One of the first programs developed, the Restorative Practices Intervention Program continues to work with victims and offenders to overcome conflicts, promote accountability, and produce positive outcomes for the community.
By offering victim/offender mediation to repair the harm that has been done to the victim and/or community, the restorative practice program empowers the victim to communicate their needs, as well as holds the offender accountable for their action.
The program is primarily completed with individuals between the age of 10 and 21 and involves meetings in which people affected by the crime are able to talk about what happened and how to repair the harm that was caused. By allowing the victim to express their grief, face the offender, and ask questions, it is able to provide the victim a sense of closure. For the offender, the restorative practices intervention allows them the opportunity to apologize and explain their actions, as well as feel better about returning to the school or community.
If you consider the most significant and difficult endeavor that you've ever taken on, such as giving a presentation, running a marathon, taking a licensing exam - did you just wing it? In most areas of life, we like be prepared; however, when it comes to parenting, we can sometimes feel that things will just fall into place naturally.
We created a Parenting 101 series of classes designed to help caregivers understand their child's emotional, physical, and psychological needs in order to assist them in developing into a happy and healthy adult. We recommend this series for parents, grandparents, foster parents or other caregivers. Once registered with the agency, you are able to attend one or all five of the parenting courses and are welcome to start at any point in the series.
Class 1: Foundation
Focused on psycho-social development and parenting styles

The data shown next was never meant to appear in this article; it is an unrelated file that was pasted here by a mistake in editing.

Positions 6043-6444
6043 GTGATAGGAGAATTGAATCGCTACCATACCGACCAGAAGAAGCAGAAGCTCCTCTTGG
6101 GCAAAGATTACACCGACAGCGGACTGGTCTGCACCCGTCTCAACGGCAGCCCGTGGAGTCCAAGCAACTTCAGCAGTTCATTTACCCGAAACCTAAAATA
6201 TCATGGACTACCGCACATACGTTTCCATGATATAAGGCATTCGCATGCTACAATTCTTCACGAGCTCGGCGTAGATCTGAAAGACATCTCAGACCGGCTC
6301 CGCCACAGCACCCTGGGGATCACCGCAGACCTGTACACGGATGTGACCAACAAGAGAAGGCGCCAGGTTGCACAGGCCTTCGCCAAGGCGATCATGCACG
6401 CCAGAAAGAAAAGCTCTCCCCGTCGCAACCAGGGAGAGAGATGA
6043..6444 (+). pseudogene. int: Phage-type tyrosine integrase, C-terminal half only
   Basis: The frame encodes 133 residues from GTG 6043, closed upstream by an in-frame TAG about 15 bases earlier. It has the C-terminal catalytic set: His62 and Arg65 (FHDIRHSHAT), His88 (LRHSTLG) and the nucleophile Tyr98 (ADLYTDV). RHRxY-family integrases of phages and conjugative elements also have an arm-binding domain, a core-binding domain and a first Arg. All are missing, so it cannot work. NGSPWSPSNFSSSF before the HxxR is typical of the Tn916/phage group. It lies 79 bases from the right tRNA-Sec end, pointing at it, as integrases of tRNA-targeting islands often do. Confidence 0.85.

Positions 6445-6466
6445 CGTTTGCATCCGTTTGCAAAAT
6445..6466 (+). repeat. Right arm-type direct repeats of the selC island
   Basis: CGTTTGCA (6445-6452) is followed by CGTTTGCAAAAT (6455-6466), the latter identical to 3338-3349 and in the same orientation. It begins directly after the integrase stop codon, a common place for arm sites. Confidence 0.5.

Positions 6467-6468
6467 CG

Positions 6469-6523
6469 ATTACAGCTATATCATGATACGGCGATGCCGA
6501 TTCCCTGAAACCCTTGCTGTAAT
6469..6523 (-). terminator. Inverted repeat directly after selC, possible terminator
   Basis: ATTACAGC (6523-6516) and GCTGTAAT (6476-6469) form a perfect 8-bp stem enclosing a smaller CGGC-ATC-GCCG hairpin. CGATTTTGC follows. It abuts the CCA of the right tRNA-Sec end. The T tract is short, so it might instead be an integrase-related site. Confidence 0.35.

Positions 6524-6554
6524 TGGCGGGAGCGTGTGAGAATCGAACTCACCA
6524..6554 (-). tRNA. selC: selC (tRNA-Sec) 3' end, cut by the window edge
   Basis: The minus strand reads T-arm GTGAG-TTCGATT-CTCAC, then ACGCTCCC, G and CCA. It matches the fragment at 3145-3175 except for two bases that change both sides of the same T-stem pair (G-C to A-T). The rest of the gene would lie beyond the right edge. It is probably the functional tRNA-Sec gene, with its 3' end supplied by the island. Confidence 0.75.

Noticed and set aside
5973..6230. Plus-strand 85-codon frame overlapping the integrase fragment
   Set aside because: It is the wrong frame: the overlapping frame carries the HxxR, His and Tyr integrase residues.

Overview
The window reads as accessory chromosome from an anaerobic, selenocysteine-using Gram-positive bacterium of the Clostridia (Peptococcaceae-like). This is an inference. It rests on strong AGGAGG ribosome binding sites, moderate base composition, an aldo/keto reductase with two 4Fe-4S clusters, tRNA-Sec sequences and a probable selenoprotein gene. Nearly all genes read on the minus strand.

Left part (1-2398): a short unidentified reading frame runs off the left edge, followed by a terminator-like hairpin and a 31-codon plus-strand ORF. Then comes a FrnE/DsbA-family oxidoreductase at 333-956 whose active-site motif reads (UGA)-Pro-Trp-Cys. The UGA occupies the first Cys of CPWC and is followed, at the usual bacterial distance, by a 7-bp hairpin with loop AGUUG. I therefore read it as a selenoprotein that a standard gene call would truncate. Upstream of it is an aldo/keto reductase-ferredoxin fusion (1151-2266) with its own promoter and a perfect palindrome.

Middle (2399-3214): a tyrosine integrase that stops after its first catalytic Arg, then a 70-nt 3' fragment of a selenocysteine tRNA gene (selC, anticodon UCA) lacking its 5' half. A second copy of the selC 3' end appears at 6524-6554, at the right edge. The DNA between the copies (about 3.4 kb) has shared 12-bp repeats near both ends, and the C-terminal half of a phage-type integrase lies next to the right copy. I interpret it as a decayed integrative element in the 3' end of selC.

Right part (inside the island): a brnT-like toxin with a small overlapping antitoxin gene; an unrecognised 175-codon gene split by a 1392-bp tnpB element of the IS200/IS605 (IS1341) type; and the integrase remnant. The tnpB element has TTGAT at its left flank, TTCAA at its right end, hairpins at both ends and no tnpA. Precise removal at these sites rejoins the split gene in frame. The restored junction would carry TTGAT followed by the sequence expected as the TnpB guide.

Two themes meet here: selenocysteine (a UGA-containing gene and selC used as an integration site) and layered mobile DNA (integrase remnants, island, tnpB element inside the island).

Class 2: Dealing with Trauma
Recognizing how our own trauma can impact the way we view and parent children, specifically focused on development, behaviors and academics.
Class 3: Family Structure
Understanding the importance of creating healthy boundaries and clear family roles.
Class 4: Dealing with Bad Behaviors
Establishing expectations and rules; recognizing the difference between punishment and consequences; noting important times to grow your child's awareness; and loving your child despite difficult behaviors.
Class 5: Co-Parenting and Blended Families
Focused on effective communication, conflict resolution, and overcoming differences in parenting techniques.
Developed for families with special needs, the in-home counseling program is designed to provide services that will wrap around a family’s schedule and needs. To qualify for these services, families would be dealing with difficult youth, between the ages of 11 and 18, who have shown two or more of the following behaviors for six months or longer:
The goal of the in home counseling program is to address these issues and assist caregivers with the knowledge and tools to parent, love, and set proper limits. This is a short term and intense program to work with the family to improve behaviors and build healthy communication strategies. As an intensive program, we utilize 4-6 hours of face-to-face services per week, primarily with caregivers and is completed after 6-months. The program is designed to help and empower caregivers to establish and maintain consistency.
The Impact Program was released several years ago to address sexual behavioral concerns with adolescents. This is an evidence-proven and strengths-based program that focuses on treating the adolescent as a whole person, inclusive of the sexual behavioral concern and other significant behavioral or emotional issues.
Focused specifically on adolescent males and females, between the ages of 8 and 21, we utilize the most current models, techniques, and interventions available to address inappropriate or harmful sexual behaviors.
What Defines Problematic?
Most parents do not want to think about their children as sexual beings until they become young adults; however sexual behavior may start as early as infancy. Sometimes sexual behavior can be described as harmless curiosity and, at other times, it can be harmful to themselves or others.
Parents should be concerned if their children’s sexual acts or behaviors have one or more of the following characteristics:
Different types of sexual behavior problems include: